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From Benedict Elliott Smith <bened...@apache.org>
Subject Re: Cassandra data model right definition
Date Mon, 03 Oct 2016 17:04:33 GMT
Nobody is disputing that the docs can and should be improved to avoid this
misreading.  I've invited Ed to file a JIRA and/or pull request twice now.

You are of course just as welcome to do this.  Perhaps you will actually do
it, so we can all move on with our lives!




On 3 October 2016 at 17:45, Peter Lin <woolfel@gmail.com> wrote:

> I've met clients that read the cassandra docs and then said in a big
> meeting "it's just like relational database, it has tables just like
> sqlserver/oracle."
>
> I'm not putting words in other people's mouth either, but I've heard that
> said enough times to want to puke. Does the docs claim cassandra is
> relational ? it absolutely doesn't make that claim, but the docs play
> loosey goosey with terminology. End result is it confuses new users that
> aren't experts, or technology managers that try to make a case for
> cassandra.
>
> we can make all the excuses we want, but that doesn't change the fact the
> docs aren't user friendly. writing great documentation is tough and most
> developers hate it. It's cuz we suck at it. There I said it, "we SUCK as
> writing user friendly documentation". As many people have pointed out, it's
> not unique to Cassandra. 80% of the tech docs out there suck, starting with
> IBM at the top.
>
> Saying the docs suck isn't an indictment of anyone, it's just the reality
> of writing good documentation.
>
> On Mon, Oct 3, 2016 at 12:33 PM, Jonathan Haddad <jon@jonhaddad.com>
> wrote:
>
>> Nobody is claiming Cassandra is a relational I'm not sure why that keeps
>> coming up.
>> On Mon, Oct 3, 2016 at 10:53 AM Edward Capriolo <edlinuxguru@gmail.com>
>> wrote:
>>
>>> My original point can be summed up as:
>>>
>>> Do not define cassandra in terms SMILES & METAPHORS. Such words include
>>> "like" and "close relative".
>>>
>>> For the specifics:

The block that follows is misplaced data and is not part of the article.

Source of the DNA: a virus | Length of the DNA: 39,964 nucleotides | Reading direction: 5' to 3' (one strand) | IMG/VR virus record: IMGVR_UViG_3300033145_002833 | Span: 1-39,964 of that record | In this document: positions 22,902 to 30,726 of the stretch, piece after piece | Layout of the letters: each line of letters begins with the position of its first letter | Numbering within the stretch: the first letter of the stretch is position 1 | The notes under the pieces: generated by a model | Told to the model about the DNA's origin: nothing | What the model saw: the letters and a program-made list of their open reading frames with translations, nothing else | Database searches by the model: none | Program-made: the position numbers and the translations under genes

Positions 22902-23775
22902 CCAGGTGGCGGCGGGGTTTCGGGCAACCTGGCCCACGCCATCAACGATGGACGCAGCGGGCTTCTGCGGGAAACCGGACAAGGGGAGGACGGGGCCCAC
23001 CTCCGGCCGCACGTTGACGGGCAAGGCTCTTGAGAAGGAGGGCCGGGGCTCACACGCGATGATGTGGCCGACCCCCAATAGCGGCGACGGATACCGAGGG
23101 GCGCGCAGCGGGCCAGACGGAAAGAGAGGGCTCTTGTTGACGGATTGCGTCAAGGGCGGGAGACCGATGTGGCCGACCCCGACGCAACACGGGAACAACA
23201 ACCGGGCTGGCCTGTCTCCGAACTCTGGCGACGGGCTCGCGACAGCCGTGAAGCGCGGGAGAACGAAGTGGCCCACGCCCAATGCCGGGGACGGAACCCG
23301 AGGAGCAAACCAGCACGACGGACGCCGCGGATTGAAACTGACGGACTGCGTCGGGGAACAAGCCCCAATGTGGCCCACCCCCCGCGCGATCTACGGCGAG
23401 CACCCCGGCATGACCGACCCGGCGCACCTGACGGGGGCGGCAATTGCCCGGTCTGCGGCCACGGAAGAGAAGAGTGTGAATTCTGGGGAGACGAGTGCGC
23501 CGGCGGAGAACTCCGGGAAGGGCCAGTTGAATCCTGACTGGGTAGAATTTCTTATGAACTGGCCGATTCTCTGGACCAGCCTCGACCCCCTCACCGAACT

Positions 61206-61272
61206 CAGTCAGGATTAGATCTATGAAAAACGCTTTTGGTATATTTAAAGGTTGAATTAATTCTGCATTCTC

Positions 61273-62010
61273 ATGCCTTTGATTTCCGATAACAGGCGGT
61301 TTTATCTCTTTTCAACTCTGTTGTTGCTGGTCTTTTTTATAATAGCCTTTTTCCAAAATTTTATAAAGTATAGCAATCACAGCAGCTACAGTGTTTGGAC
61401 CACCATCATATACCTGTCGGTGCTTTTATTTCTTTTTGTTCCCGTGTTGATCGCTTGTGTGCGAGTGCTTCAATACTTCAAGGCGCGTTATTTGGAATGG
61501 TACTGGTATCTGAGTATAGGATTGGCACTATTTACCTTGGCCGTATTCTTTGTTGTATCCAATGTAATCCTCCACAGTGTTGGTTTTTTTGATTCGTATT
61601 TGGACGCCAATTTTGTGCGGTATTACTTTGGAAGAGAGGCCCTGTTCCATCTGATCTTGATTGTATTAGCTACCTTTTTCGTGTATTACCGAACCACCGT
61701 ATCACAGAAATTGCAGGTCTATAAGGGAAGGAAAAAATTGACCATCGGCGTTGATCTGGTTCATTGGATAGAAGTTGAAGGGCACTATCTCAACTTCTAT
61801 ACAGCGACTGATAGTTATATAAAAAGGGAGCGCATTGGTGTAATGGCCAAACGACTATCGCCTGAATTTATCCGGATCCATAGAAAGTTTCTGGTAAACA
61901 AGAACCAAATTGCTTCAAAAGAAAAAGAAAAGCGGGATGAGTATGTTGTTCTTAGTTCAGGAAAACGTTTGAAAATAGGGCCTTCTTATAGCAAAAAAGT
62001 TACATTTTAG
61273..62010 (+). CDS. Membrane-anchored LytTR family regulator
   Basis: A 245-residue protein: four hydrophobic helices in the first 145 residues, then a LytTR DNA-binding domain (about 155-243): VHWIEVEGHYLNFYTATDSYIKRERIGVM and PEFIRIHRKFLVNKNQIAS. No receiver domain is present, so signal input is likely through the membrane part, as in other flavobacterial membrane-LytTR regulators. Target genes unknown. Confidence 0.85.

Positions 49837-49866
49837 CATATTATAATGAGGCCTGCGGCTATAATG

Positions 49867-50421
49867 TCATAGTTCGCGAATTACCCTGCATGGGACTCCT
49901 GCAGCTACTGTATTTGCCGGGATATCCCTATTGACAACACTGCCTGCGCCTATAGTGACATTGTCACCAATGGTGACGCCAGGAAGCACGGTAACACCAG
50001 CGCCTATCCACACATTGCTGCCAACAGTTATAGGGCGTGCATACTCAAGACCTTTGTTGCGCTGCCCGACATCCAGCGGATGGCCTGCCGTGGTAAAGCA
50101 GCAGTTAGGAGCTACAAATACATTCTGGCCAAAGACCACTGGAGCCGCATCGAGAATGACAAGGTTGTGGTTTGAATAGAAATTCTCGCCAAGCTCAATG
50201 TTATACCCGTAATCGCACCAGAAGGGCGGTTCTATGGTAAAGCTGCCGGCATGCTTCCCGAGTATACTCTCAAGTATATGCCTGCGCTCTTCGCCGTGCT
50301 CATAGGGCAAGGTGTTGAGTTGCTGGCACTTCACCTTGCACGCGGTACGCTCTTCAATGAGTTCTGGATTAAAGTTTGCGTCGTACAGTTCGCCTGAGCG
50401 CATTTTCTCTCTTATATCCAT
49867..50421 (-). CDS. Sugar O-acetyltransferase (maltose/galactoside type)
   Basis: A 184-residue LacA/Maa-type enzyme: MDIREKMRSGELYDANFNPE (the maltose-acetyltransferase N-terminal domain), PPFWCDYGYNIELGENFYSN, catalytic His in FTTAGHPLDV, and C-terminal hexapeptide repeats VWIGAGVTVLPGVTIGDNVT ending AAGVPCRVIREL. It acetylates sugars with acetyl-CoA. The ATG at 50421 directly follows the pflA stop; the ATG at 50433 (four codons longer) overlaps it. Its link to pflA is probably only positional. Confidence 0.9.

>>>
>>>
>>> Any relational db could (and I'm sure one does!) allow for sparse fields
>>> as well. MySQL can be backed by rocksdb now, does that make it not a row
>>> store?
>>>
>>>
>>> Lets draw some lines, a relational database is clearly defined.
>>>
>>> https://en.wikipedia.org/wiki/Edgar_F._Codd
>>>
>>> Codd's theorem <https://en.wikipedia.org/wiki/Codd%27s_theorem>, a
>>> result proven in his seminal work on the relational model, equates the
>>> expressive power of relational algebra
>>> <https://en.wikipedia.org/wiki/Relational_algebra> and relational
>>> calculus <https://en.wikipedia.org/wiki/Relational_calculus> (both of
>>> which, lacking recursion, are strictly less powerful thanfirst-order
>>> logic <https://en.wikipedia.org/wiki/First-order_logic>).[*citation
>>> needed <https://en.wikipedia.org/wiki/Wikipedia:Citation_needed>*]
>>>
>>> As the relational model started to become fashionable in the early
>>> 1980s, Codd fought a sometimes bitter campaign to prevent the term being
>>> misused by database vendors who had merely added a relational veneer to
>>> older technology. As part of this campaign, he published his 12 rules
>>> <https://en.wikipedia.org/wiki/Codd%27s_12_rules> to define what
>>> constituted a relational database. This made his position in IBM
>>> increasingly difficult, so he left to form his own consulting company with
>>> Chris Date and others.
>>>
>>> Cassandra is not a relational database.
>>>
>>> I am have attempted to illustrate that a "row store" is defined as well.
>>> I do not believe Cassandra is a "row store".
>>>
>>>
>>>
>>> "Just because it uses log structured storage, sparse fields, and
>>> semi-flexible collections doesn't disqualify it from calling it a "row
>>> store""
>>>
>>> What is the definition of "row store". Is it a logical construct or a
>>> physical one?
>>>
>>> Why isn't mongo DB a "row store"? I can drop a schema on top of mongo
>>> and present it as rows and columns. It seems to pass the litmus test being
>>> presented.
>>>
>>> https://github.com/mongodb/mongo-hadoop/wiki/Hive-Usage
>>>
>>>
>>>
>>>
>>>
>>> On Mon, Oct 3, 2016 at 10:02 AM, Jonathan Haddad <jon@jonhaddad.com>
>>> wrote:
>>>
>>> Sorry Ed, but you're really stretching here. A table in Cassandra is
>>> structured by a schema with the data for each row stored together in each
>>> data file. Just because it uses log structured storage, sparse fields, and
>>> semi-flexible collections doesn't disqualify it from calling it a "row
>>> store"
>>>
>>> Postgres added flexible storage through hstore, I don't hear anyone
>>> arguing that it needs to be renamed.
>>>
>>> Any relational db could (and I'm sure one does!) allow for sparse fields
>>> as well. MySQL can be backed by rocksdb now, does that make it not a row
>>> store?
>>>
>>> You're arguing that everything is wrong but you're not proposing an
>>> alternative, which is not productive.
>>> On Mon, Oct 3, 2016 at 9:40 AM Edward Capriolo <edlinuxguru@gmail.com>
>>> wrote:
>>>
>>> Also every piece of techincal information that describes a rowstore
>>>
>>> http://cs-www.cs.yale.edu/homes/dna/talks/abadi-sigmod08-slides.pdf
>>> https://en.wikipedia.org/wiki/Column-oriented_DBMS#Row-oriented_systems
>>>
>>> Does it like this:
>>>
>>> 001:10,Smith,Joe,40000;
>>> 002:12,Jones,Mary,50000;
>>> 003:11,Johnson,Cathy,44000;
>>> 004:22,Jones,Bob,55000;
>>>
>>>
>>>
>>> The never depict a scenario where a the data looks like this on disk:
>>>
>>> 001:10,Smith
>>>
>>> 001:10,40000;
>>>
>>> Which is much closer to how Cassandra *stores* it's data.
>>>
>>>
>>>
>>> On Fri, Sep 30, 2016 at 5:12 PM, Benedict Elliott Smith <